Habitual purchasers of schwag will often find a seed or two mixed in with low-grade bud. You want to make sure not to roll them in a joint. Apart from that, people are generally not sure what - if anything - to do with it.
If you're leagues away from professional-grower status, but curious about where your favourite plant comes from, here are four things you need to know about cannabis seeds.
Newbies might be surprised to learn this: cannabis plants have genders - although most of us see mainly female plants, since they produce the seedless, high potency flower available at your local dispensary. Unfortunately, gender only becomes apparent once the plant starts to grow: you can't determine the gender of a seed by looking at it. "In nature," writes Robert Bergman of The Weed Blog, "each [sex] grouping has a roughly 50:50 chance of occurring per seed, but in your garden you can control male to female ratios once you learn to recognize what each gender looks like." In other words, guessing the sex of a seed is basically a crapshoot. Sexing cannabis isn't straightforward, either: if left to flower for a long enough time, some cannabis plants can even produce male and female flowers simultaneously on the same plant.
Poking around in sub-par cannabis is one way to find a seed. Fortunately, there are much more reliable methods. Countless seed banks based in countries with less restrictive laws than the U.S. are willing to ship seeds internationally. Stick with reputable seed banks like Elemental Seeds, which "focuses strongly on the medicinal aspects of their strains [...] and performs extensive lab testing, meticulous growing practices and rigorous quality control ensure that no mold, pesticides or PGRs (plant-growth regulators) are present on any of their plants or seeds," according to High Times. Warning: ordering seeds from overseas means they might get seized at customs - so depending on the home-grow provision in your state, local dispensaries might be a better bet.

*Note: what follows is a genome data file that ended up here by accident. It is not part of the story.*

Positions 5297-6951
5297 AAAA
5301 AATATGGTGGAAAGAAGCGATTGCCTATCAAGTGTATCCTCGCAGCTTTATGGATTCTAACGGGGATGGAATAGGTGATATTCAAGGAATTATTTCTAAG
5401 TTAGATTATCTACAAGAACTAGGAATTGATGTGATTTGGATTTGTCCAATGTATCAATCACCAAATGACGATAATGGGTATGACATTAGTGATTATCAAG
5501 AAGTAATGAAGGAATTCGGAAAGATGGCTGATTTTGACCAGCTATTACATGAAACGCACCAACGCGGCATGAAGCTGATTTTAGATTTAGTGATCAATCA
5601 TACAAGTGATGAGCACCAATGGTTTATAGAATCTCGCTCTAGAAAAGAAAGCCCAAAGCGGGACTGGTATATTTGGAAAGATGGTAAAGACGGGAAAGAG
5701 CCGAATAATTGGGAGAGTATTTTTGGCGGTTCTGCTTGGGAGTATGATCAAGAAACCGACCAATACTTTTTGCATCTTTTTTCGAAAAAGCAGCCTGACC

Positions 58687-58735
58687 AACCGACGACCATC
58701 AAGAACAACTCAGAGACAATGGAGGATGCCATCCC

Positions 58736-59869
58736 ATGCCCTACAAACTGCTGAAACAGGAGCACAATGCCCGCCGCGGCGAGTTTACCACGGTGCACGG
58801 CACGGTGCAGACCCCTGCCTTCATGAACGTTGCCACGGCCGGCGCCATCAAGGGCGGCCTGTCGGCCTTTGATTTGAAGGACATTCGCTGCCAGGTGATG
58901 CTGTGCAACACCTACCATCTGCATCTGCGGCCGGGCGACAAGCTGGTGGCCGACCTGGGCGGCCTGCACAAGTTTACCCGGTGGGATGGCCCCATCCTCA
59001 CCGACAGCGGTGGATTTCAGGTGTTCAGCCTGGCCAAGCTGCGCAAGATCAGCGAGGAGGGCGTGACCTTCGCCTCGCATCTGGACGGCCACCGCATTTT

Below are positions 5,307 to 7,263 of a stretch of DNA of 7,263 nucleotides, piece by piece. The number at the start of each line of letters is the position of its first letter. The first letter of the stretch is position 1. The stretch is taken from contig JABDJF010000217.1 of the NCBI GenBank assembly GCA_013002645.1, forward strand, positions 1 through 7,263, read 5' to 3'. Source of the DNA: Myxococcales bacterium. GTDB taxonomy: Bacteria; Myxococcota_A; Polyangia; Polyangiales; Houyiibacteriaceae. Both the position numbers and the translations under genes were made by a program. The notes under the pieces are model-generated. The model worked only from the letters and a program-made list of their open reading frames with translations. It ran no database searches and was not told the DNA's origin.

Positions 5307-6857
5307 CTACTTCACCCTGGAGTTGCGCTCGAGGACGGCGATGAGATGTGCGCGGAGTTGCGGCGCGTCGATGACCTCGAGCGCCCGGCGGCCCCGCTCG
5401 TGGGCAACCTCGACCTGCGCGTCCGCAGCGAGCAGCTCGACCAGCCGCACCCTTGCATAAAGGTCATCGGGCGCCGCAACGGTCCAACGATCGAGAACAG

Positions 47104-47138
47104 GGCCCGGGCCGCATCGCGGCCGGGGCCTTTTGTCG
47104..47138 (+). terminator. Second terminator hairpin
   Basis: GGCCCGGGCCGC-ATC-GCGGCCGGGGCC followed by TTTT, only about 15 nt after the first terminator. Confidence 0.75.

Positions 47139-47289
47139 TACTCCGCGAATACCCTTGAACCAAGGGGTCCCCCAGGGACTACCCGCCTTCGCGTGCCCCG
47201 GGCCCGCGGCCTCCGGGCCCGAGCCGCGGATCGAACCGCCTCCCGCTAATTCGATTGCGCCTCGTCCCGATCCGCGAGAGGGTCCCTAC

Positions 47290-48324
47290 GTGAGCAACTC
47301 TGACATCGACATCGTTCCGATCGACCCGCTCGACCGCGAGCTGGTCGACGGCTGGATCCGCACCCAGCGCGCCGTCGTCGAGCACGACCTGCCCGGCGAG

Genetics dictate which seeds will grow into quality plants: some breeders devote their lives to crossing and backcrossing cannabis plants, selecting the best traits. But in order to reach their full potential, seeds also need to be properly stored: mold or other pathogens can wreck what would have otherwise grown into a beautiful plant. "In general, you're better off avoiding seeds that are pale green or white since these probably aren't mature," advises one growing site. "Big fat seeds are ideal, and they should have a fairly rounded shape. You can use smaller seeds too, but as a rule of thumb, you're more likely to develop a healthy sprout from a bigger healthier seed." Store seeds in a dark, cool place and use them within 16 months. If you're planning on saving up plenty for an amateur gardening project, you can prolong their shelf life by storing them in the freezer.
It's surprisingly easy to sprout cannabis seeds to grow: some report carelessly discarding seeds and trimmings in the backyard, only to find a few weeks later that they've accidentally started a mini-grow op. If you prefer a more methodical approach, Leafly recommends doing the following: "put the seed in a light potting soil mix covered by ⅛ to ¼ of an inch of soil. Keep the soil moist and relatively warm until the seed has sprouted into a seedling. Other techniques involve lightly scuffing the seed coat to ensure the seed is able to crack open, pre-soaking the seeds, and even germinating them in a wet paper towel." For a step-by-step tutorial on germinating seeds, check out this video below.
How To Germinate Marijuana Seeds